Head hunting – another approach to getting more from net practice.

Back in November, David Hinchliffe proposed a novel way of getting the most from net practice, with what he described as the “horror movie” approach.  I suggested adding a camera, to give the Blair Witch net session.

I have been looking for more ways to make net practice more competitive, and more realistic, but I don’t think our 1st XI will take kindly to “consequence” nets (5 press ups if you get bowled), and if we implement “if you are out, you’re out” net practice might finish rather early!

So we have been trying the “head hunter” net – setting the bowlers the task of identifying and ruthlessly exploiting any weakness they can in the batsmen.  And the results so far have been interesting.

We have several level 2 qualified coaches at the Club who are not actively coaching, at the moment. Which is a shame, as they are all good cricketers, and possibly even better observers of the game, and it would be great to have more help with the coaching.

But I have found a way of getting them to be more involved by running “head hunter” nets.  The level 2 coaches, trained to observe divergence from technical models, are great at doing this, but you don’t need qualified coaches – a couple of experienced bowlers will be just as good (maybe even better).

And the bowlers then have to work to a (realistic) plan of attack (or defence – sometimes, they will work simply to denying the batter the opportunity to smear the ball over mid-wicket).

Which in turn makes the batters work harder, and forces them to think about their techniques and how to apply them to best effect.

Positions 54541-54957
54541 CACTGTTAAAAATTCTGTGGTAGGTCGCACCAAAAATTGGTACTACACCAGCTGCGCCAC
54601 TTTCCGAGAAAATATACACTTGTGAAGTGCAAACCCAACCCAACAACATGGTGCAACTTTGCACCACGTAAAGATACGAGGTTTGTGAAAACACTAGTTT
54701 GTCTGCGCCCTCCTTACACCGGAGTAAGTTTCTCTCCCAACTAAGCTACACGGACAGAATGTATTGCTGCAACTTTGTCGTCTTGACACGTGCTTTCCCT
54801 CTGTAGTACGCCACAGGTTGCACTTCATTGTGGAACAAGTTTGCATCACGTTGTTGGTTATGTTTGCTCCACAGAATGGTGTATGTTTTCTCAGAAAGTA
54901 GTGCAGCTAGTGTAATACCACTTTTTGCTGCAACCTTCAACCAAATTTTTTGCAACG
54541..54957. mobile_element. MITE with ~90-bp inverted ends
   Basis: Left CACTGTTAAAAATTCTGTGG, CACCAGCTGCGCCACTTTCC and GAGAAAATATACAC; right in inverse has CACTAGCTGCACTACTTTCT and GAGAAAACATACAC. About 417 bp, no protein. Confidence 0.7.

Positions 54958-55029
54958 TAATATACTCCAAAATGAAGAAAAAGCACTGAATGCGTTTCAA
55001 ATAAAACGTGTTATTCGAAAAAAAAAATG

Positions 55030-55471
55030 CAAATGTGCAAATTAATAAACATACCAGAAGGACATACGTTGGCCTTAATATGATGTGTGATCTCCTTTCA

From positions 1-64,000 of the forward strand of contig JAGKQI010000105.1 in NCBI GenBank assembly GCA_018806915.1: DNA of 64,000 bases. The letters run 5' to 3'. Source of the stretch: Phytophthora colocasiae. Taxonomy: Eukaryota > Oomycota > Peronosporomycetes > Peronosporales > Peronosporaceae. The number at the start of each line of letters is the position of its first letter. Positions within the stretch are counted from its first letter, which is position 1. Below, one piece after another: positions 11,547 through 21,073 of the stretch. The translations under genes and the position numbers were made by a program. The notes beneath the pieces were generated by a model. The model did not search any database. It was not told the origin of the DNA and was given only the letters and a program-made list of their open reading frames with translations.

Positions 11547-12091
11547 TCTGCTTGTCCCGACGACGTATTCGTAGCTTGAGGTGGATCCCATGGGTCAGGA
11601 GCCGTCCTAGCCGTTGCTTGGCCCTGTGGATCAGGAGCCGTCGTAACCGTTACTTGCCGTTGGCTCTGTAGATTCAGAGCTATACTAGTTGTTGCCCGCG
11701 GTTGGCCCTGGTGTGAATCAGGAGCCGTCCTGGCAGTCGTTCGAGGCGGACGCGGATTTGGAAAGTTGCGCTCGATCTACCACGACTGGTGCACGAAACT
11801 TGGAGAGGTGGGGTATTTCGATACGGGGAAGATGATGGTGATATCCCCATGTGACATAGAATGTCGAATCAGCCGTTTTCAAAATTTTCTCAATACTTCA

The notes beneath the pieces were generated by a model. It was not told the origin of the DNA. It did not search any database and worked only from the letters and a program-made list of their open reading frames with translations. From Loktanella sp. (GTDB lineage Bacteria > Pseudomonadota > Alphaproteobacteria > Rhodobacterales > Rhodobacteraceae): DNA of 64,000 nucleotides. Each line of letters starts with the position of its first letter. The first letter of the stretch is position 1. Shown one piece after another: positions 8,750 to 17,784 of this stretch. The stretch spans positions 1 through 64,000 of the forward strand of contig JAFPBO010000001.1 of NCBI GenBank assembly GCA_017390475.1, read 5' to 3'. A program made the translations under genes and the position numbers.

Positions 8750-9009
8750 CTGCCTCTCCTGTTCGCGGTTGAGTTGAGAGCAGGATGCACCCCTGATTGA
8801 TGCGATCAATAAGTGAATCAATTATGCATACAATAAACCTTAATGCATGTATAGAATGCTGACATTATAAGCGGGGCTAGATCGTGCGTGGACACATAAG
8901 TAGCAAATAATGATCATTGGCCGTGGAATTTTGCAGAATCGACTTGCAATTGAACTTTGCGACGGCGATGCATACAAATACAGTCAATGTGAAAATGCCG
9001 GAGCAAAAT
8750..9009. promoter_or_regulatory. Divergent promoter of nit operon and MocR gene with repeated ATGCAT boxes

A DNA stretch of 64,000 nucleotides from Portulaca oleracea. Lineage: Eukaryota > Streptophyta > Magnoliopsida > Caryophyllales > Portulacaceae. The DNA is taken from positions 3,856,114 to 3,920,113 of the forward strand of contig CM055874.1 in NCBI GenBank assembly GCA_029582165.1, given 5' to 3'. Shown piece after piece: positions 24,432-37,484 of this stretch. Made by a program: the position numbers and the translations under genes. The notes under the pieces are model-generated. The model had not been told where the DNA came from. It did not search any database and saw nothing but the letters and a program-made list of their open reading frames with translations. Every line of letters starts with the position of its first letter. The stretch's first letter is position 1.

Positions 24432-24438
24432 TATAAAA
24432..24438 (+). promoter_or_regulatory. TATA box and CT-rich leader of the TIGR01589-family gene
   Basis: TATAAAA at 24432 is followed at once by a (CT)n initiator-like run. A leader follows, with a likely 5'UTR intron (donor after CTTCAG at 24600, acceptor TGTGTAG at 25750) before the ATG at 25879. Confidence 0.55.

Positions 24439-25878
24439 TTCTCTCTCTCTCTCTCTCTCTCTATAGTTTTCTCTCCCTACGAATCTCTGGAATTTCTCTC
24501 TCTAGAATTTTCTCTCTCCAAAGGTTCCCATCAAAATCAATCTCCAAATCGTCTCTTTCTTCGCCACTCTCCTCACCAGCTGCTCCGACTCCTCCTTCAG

There are challenges.

  • The bowlers need to be able identify genuine weaknesses, and ones that are likely to be relevant in matches – not being able to play the skidding bouncers that the quicks can deliver with a newish ball on a hard gym floor will hardly matter on the majority of slow pitches we play on.
  • An experienced coach needs to temper any comments about technical flaws with a sensible approach to intervention – to change the batsman’s set-up, or how a stroke is played, or simply to advise better shot selection…or even to leave the batsman to work out his own solutions.
  • Sometimes, the perceived weakness can be a tendency to react badly to sledging, and I have certainly seen this being tested.  We have not had a fight, yet…but we do still have 10 weeks’ indoor practice.

Still – managing these challenges has to be worth the effort if the players, batsmen and bowlers, are benefiting from the more competitive, head hunting practice.

Published by Andrew Beaven

Cricket coach, fascinated by the possibilities offered by the game. More formally - ECB level 2 cricket coach; ECB National Programmes (All Stars & Dynamos Cricket) Activator Tutor; Chance to Shine & Team Up (cricket) deliverer; ECB ACO umpire.

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